Sibelius begins by presenting two contrasting worlds. The first of these, on oboe and flute, will later prove important in the development section, and the second, on strings, will superimpose the two worlds as they build up to the climax. The second movement is a set of variations on two alternative themes in the spirit of Haydn. The third is a lively scherzo in which Sibelius exploits the potential of different time signatures, and the fourth is again a set of variations.
The sixth symphony of 1923, the seventh of 1924 and the tone poem Tapiola of 1926 were to be Sibelius’s last great works, for he gradually stopped composing after 1927.
Luciano Berio: Sinfonia for Eight Solo Voices and Orchestra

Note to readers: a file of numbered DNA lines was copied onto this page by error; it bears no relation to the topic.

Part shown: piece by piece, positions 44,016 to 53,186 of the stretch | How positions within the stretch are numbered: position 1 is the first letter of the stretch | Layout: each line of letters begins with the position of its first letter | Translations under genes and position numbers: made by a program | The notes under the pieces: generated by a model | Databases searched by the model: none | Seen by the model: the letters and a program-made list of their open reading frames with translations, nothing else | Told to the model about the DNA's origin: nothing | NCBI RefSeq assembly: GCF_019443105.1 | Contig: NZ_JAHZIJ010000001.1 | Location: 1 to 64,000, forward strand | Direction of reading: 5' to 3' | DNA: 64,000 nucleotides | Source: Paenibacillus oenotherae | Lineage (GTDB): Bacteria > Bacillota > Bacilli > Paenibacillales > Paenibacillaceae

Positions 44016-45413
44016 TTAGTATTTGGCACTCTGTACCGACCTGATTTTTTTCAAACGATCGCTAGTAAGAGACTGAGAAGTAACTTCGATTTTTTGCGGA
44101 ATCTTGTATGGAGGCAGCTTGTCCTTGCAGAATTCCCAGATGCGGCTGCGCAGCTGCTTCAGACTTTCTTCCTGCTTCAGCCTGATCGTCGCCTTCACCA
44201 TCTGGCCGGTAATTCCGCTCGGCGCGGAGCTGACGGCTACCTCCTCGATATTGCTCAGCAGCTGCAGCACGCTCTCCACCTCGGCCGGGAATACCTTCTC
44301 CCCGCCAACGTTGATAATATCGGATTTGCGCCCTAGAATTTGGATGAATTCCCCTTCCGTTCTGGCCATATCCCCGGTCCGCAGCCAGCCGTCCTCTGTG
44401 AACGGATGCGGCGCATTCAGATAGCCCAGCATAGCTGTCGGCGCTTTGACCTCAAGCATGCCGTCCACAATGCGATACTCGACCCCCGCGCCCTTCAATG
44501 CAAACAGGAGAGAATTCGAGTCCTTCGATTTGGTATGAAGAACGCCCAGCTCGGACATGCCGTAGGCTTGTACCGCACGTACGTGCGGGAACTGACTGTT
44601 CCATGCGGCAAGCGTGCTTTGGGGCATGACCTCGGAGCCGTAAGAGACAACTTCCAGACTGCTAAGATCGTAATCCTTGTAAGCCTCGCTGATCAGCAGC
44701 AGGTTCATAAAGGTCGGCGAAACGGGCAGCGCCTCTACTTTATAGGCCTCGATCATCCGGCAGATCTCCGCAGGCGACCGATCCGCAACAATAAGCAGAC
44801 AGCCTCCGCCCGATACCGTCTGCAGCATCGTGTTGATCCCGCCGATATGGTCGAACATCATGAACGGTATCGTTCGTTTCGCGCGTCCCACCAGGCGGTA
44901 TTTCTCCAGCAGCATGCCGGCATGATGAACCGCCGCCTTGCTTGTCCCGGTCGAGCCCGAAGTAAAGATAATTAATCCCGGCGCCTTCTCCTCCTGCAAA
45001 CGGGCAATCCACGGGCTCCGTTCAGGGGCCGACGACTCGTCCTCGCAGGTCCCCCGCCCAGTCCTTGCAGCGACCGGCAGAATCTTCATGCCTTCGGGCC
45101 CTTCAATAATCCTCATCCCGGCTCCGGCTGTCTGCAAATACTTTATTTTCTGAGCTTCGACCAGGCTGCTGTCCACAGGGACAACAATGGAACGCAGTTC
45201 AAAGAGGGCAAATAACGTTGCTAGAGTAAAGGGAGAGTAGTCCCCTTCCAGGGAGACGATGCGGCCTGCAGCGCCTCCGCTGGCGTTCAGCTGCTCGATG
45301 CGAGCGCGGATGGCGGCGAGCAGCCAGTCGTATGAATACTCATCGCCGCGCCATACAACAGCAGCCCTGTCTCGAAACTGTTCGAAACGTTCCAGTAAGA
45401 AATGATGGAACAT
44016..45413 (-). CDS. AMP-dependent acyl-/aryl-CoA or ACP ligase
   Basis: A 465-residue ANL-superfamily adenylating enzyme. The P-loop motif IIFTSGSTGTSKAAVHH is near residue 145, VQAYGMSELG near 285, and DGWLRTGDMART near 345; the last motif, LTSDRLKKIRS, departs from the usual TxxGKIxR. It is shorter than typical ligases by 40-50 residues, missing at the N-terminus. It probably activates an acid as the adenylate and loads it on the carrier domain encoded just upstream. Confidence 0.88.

Luciano Berio (1925–2003) liked drawing on material of various kinds – images of a mental asylum and of the sinking Titanic, for example – yet all bear the mark of death. He built his Sinfonia on the themes of water and death. For the first movement he turned to Claude Lévi-Strauss’s Le cru et le cuit examining the transformation of myths about water, picking out individual words and sounds. The second movement is a tribute to Martin Luther King and constructs a phonetic game that slowly forms the words “O Martin Luther King”. Serving as the frame for the third movement is the Scherzo from Mahler’s second symphony, but as its tonal idiom is far from Berio’s own, he replaces some of it with quotations from Debussy, Schönberg and Berg. There are also snatches of Beckett. The fourth movement is made up of phonetic material from the phrase “Rose de sang” (rose of blood, a reference to “O Röslein rot” in the Mahler symphony and Luther King’s wounds), and for the fifth movement Berio uses Beckett and fragments of Lévi-Strauss.